Sunday, February 7, 2016

Archive: July, 2011

POSTED: Sunday, July 31, 2011, 11:43 AM

The Penn State team returned from Haiti with 307 live animals, raising a few eyebrows in customs. In all the excitement of the expedition, I incorrectly stated the number of likely new species. Team leader Blair Hedges said there were 33 unique species among these animals, six or seven of which are likely to be previously unidentified.

Over the next several weeks he will be doing DNA analysis that will allow him and his student Tiffany Cloud to get more definitive information on what they've found.

Faye Flam @ 11:43 AM  Permalink | 0 comments
POSTED: Friday, July 29, 2011, 7:10 PM

I may be the only journalist ever to have been charged with the overnight care of a Darlingtoni – a zebra-striped Haitian lizard that hasn’t been seen since 1984. The creature is so rare and coveted that a Harvard team made a trek through the remote mountains of southern Haiti several years ago, hoping to find it. They returned without their quarry.

This Darlingtoni was captured this week by a team led by Penn State University biologist Blair Hedges.  Over four days he’s used a helicopter to reach various remote locations along the southern peninsula of the country – places that Hedges believes have never been explored by a biologist before.  

I’ve been lucky enough to join his team, which includes a grad student, a photographer/naturalist, a videographer, and a botanist who happens to speak Creole. That skill has come in handy when locals carrying machetes emerged from nearby hills. The team searches into the nights, sleeping only a few hours. They subsist on trail mix.

Faye Flam @ 7:10 PM  Permalink | 0 comments
POSTED: Monday, July 25, 2011, 1:20 AM
Tony Auth / The Philadelphia Inquirer (

Biologist E.O. Wilson once pondered whether many of our fellow living things were doomed once evolution gave rise to an intelligent, technological creature that also happened to be a rapacious carnivore, fiercely territorial, and prone to short-term thinking.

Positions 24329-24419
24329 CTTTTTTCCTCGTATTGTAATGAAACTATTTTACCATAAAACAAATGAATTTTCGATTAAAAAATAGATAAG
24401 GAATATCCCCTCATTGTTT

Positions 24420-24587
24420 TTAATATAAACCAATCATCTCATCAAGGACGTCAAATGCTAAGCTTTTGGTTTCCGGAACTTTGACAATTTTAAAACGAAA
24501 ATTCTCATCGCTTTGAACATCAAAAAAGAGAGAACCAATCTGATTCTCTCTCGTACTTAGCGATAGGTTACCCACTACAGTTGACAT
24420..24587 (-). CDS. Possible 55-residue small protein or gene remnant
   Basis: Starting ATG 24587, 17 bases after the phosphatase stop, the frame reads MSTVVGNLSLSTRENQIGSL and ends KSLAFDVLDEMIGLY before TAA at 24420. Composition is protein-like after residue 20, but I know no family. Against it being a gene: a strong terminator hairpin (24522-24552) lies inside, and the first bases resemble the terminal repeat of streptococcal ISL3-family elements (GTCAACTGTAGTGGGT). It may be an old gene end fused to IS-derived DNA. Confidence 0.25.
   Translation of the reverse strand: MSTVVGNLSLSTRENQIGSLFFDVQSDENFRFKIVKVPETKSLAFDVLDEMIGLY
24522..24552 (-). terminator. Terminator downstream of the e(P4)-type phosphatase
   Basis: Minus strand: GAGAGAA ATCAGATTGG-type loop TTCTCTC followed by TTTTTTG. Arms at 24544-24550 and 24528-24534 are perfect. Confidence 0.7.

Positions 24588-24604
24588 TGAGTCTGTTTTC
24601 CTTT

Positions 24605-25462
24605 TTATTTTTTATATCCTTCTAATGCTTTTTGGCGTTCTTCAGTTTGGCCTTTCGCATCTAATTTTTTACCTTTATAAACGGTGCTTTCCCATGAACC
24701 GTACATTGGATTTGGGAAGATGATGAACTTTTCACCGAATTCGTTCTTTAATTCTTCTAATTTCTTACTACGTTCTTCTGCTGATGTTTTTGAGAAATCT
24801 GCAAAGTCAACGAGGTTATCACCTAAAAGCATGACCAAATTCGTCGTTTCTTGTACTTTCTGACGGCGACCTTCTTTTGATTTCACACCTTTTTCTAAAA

We humans can be so destructive that some scientists believe we've now triggered a mass extinction - one that in several hundred years will rival the asteroid impact that killed the dinosaurs.

In some places, a mass extinction is already under way. Haiti, a "hotspot" for plant and animal diversity, may be closest to ecological collapse.

Faye Flam @ 1:20 AM  Permalink | 0 comments
POSTED: Friday, July 22, 2011, 6:17 PM

If you’re a house mouse and all the good house mice are taken, why not choose an Algerian mouse? Sure, they’re not the same species, but according to a new study, explained here in Science Now, such a dalliance might benefit your offspring.  Scientists found that during sex between the two species, the Algerian mice were passing the house mice a gene that conferred resistance to a common rodent-poison. Whether “bastard” mouse is a scientific term isn’t clear.

Unlike mice, or bears, humans don’t have any other species of human to mate with. We used to, but somehow we ended up alone in our genus. As homo sapiens, we're the only homo still around.

And the National Center for Science education sent me this post on the textbook wars in Texas. Science triumphed over creationism.

Faye Flam @ 6:17 PM  Permalink | 0 comments
POSTED: Wednesday, July 20, 2011, 4:18 PM

Call up Google today and you see peas. Peas? It must be the birthday of Gregor Mendel, the monk who founded genetics by crossing pea plants. He was a contemporary of Charles Darwin, but for varous reasons, Darwin didn't recognize the importance of Mendel's theory to his own work. That was a problem for Darwin, and for the theory, but it all got straightened out in the 20th century. Here's a section about Darwin's oversight of Mendel, taken from my "Evolution 101" essay.